Oymyakon, a small village of about 500 people located in the Sakha region of Russia, holds the claim to fame as being the “coldest continually inhabited place on Earth.” Located approximately 20 miles northwest of Tomtor on the Kolyma Highway in Siberia, it is not easily accessible. Situated in an area known as “Stalin’s Death Ring”, the record for lowest temperature ever recorded by a permanently inhabited settlement was set here in 1924 when a Russian scientist recorded -96°F.
The ground surrounding Oymyakon is permanently frozen. Average temperatures range from -50°F in December to +50°F in August, with an annual mean of zero degrees. Daylight in winter can last just 3 hours while in summer it can extend to 21 hours.
There are no hotels in Oymyakon, but numerous families are willing to put up guests for the night. Oymyakon loves visitors; the mayor will give any guest a certificate celebrating a visit to the “Pole of the Cold.” The town is very remote, the nearest city (in Yakutsk) being a three-days drive away. (click thumbnails to enlarge)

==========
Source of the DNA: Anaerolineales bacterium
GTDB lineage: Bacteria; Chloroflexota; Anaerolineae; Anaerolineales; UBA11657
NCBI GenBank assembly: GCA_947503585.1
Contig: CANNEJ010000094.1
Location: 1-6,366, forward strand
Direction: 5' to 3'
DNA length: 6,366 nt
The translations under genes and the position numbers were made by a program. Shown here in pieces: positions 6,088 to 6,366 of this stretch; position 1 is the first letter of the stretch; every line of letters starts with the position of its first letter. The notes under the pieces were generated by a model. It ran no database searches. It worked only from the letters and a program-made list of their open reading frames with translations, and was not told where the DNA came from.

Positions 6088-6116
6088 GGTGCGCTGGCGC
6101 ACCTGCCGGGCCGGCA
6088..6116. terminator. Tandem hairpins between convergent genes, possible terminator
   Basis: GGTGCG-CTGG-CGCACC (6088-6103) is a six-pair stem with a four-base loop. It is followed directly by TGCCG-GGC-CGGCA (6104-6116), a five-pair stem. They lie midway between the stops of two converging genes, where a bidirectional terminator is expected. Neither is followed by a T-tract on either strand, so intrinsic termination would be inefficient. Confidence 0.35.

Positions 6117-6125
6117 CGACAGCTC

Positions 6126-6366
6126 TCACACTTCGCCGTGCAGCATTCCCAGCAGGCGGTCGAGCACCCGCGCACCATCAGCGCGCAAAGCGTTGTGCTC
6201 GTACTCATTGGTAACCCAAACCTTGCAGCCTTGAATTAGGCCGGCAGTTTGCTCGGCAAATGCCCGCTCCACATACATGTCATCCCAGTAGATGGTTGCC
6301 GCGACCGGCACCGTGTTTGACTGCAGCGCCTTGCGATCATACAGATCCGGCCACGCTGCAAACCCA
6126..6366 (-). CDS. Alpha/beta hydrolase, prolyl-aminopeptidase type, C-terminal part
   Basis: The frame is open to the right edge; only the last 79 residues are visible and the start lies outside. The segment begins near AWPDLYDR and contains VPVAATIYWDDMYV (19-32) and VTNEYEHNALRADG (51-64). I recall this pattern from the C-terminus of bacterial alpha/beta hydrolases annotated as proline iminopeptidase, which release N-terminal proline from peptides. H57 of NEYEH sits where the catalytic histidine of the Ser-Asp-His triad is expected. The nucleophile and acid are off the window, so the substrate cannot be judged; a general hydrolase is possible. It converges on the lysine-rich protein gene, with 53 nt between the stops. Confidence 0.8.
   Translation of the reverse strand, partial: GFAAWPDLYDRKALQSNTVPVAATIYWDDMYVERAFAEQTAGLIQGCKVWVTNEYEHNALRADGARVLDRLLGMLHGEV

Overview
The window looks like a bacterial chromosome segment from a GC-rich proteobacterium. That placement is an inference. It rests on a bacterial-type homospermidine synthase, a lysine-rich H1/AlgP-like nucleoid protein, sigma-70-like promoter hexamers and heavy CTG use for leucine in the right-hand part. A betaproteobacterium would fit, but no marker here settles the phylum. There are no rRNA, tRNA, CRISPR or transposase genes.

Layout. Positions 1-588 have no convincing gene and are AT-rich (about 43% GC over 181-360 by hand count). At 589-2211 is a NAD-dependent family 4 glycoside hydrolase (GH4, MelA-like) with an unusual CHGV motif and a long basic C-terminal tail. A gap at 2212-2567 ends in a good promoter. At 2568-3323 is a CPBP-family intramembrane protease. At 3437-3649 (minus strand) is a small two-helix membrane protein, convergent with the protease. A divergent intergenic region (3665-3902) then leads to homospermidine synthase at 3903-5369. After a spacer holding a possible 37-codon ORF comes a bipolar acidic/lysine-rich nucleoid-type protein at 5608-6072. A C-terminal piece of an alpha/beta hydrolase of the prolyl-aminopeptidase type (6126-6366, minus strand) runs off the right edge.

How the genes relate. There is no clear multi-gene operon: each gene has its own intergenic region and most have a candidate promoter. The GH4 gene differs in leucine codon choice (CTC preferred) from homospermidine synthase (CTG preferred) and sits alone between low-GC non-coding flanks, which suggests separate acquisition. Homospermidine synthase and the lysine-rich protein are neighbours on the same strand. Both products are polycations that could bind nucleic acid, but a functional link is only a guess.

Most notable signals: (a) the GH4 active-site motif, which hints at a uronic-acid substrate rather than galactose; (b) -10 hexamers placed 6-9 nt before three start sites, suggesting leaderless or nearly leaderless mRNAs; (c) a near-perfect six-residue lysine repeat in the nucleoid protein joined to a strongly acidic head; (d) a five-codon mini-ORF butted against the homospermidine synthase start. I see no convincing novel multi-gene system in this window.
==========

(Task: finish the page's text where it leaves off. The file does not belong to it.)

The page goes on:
For the most part, the landscape is white year-round. Just about everything is covered with snow and ice. The principle industry is still very traditional, with fur trading and ice fishing stalwarts of the local economy. If one can manage to not focus too much on the endless snow, the views are fantastic. The arctic location of Oymyakon yields some of the most beautiful sunsets in the world – very popular with photographers.
Progress in Oymyakon is slow; in 2008 the town’s school received its first indoor toilet. Mobile phone service is not available, and even if it was phones wouldn’t work in those temperatures. No farming takes place and there is only a single shop to provide all the town’s food and material supplies. Residents cannot wear glasses outside as they will instantly freeze to one’s face. The name “Oymyakon” means “non-freezing water,” named for a nearby hot spring. Go figure.
Map it! click here
Hey, at least the sunsets are beautiful.